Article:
This is the biggest season thus far in the young life of Bryce Harper. With a Washington Nationals club built for a World Series title and the potential for the biggest contract in the history of Major League Baseball surrounding him, the young outfielder has more to play for than ever before.
On its face, 2018 for Harper has been everything he could want. His power and plate discipline have been on full display, as has an inherent fear from opposing pitchers 60 feet and six inches away. Harper paces all National League hitters in home runs (19), walks (52), and intentional walks (eight).
So, the 2015 NL Most Valuable Player is having yet another MVP-caliber season, right? Well, Harper is hitting .212, has been worth just 0.5 bWAR, is on pace for a career high in strikeouts, and has played borderline terrible defense in right field (-5 defensive runs saved). Obviously, his value — and his possible $400 million contract — have taken a big hit, and though this solution can’t fix his woes in the outfield grass, it can assist mightily at the dish.
Harper is chasing too many pitches outside of the strike zone. There are perfectly reasonable and understandable causes for this, and we’ll examine them here.Bryce Harper is chasing too many pitches outside. The key for the @Nationals star to rebound, and rebuild his free agency stock, is to become a more disciplined batter.Click To Tweet
The simplest being: Bryce Harper is a youthful, extremely powerful left-handed hitter who has the skills to bash a home run ball on every pitch he sees, and he knows it, so all he wants to do is swing the bat and swing it hard. On account of this, it’s no coincidence that Harper leads the NL in bases on balls; pitchers can’t give him anything over the plate.
A more complicated one: pitchers have found how to exploit Harper’s aggression at the plate. The 25-year-old has one hit in his last 29 plate appearances, so I could show you any Nationals condensed game on YouTube and get my point across. However, I’ll instead embed this clip from MLB Tonight, originally aired on Monday night. Just keep in mind that Harold Reynolds is in it (oh, so I can’t criticize Harold Reynolds? It’s my article and I’ll do what I want.)
If you watched the video in its entirety, you saw this clip, but if you didn’t, here’s this food for thought. Sonny Gray was the Yankees’ starter yesterday, and against the righty, Harper went 0-3. He saw ten total pitches from Gray in the game, with just one — not shown in the following picture, but a grounder to the shortstop for an easy out — fully in the strikezone.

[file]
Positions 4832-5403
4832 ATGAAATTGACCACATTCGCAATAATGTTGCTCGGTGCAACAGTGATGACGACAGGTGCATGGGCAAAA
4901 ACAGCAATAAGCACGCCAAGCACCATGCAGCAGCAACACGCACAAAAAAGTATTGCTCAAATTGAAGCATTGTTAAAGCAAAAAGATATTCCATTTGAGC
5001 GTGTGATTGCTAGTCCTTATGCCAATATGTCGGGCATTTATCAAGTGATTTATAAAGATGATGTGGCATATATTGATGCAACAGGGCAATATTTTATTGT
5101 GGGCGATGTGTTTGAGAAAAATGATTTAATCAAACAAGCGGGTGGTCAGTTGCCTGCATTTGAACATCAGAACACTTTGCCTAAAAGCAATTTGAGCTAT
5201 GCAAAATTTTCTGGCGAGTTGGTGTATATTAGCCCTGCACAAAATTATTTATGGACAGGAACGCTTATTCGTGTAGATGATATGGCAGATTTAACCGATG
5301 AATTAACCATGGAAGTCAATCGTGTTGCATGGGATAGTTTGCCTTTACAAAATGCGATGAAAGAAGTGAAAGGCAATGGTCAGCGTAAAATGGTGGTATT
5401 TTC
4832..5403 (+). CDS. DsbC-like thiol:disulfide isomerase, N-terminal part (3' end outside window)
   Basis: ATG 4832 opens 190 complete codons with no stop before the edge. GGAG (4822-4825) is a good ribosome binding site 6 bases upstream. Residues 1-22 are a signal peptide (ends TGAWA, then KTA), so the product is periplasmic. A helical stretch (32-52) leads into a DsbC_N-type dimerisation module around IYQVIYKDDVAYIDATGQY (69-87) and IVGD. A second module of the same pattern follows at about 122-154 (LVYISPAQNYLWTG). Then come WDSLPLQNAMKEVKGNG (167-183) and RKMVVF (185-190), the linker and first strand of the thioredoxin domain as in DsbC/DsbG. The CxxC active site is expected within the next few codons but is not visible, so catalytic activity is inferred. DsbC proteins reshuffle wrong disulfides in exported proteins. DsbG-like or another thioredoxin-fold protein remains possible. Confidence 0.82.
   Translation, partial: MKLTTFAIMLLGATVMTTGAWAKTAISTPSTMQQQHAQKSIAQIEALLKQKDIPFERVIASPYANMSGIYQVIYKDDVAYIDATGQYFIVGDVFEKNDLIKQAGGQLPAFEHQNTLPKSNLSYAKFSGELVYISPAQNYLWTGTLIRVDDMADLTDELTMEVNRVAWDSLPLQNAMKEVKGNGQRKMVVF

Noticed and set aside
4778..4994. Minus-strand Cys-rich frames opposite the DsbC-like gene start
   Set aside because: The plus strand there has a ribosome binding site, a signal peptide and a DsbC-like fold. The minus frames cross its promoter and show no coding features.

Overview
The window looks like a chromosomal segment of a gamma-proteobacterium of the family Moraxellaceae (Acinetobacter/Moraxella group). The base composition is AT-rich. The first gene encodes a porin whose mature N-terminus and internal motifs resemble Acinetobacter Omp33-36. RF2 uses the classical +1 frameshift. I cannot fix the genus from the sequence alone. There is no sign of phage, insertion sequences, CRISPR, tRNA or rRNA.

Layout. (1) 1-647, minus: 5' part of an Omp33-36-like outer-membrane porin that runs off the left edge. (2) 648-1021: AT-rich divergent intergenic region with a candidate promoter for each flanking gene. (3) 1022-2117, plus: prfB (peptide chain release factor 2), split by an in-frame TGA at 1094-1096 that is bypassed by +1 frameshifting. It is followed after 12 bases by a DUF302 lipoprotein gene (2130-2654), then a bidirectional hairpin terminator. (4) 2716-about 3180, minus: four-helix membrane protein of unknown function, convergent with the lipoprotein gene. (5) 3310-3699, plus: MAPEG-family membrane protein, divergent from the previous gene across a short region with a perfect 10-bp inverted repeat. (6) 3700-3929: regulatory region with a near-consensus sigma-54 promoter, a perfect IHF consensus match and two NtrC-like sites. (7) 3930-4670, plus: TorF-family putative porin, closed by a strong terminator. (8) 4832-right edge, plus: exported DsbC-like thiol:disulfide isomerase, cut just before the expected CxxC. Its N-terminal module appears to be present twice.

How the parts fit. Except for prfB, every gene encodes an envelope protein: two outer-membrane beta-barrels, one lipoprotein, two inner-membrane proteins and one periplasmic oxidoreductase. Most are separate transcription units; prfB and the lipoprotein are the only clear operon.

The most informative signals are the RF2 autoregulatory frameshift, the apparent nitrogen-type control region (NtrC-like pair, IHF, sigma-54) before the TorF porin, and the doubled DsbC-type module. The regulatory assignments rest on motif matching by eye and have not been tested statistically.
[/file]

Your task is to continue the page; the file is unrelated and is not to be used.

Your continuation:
Bryce Harper is being pitched to like Barry Bonds was pitched to, but Harper isn’t playing the Bonds game. Bonds laid back and got on base however he could, sacrificing power and home run totals and letting fear do the work for him. Harper is seeing next to nothing in terms of actual pitches to hit, and it’s clearly getting to him. He’s eager to put the bat to the ball regardless, and it’s impacting his performance heavily.
Harper’s goal is to help his team win and bolster his free agency stock, right? There’s no better way to do it than to stay patient and make yourself the most feared hitter in the lineup. Capitalize on the fact that not a single MLB hurler wants to throw fastballs inside the zone against you and prioritize getting on base.
Harper is a Joey Gallo-esque slugger before he’s a Joey Votto-esque walks machine, but to stay disciplined and take more walks — which, if every pitcher he sees throws to him the way Gray did above, would be an easy task — goes a long way in accomplishing both 1) being a more productive player for a team that sorely needs production and 2) fortifying your free agency stock.
According to FanGraphs, Harper is seeing just 37.7% of all pitches thrown to him inside the strike zone. If he sees six pitches in an at-bat (about the average duration of an at-bat), only roughly two of them are really going to be worth swinging at, which means he’s probably only getting a good pitch to hit six or seven times a game.
I hate to play the role of cleanup hitter with a laptop at my fingers and not a bat in my hands, but if Bryce Harper can become a more patient, acquiescent hitter then he’ll be back in the conversation of the game’s best players.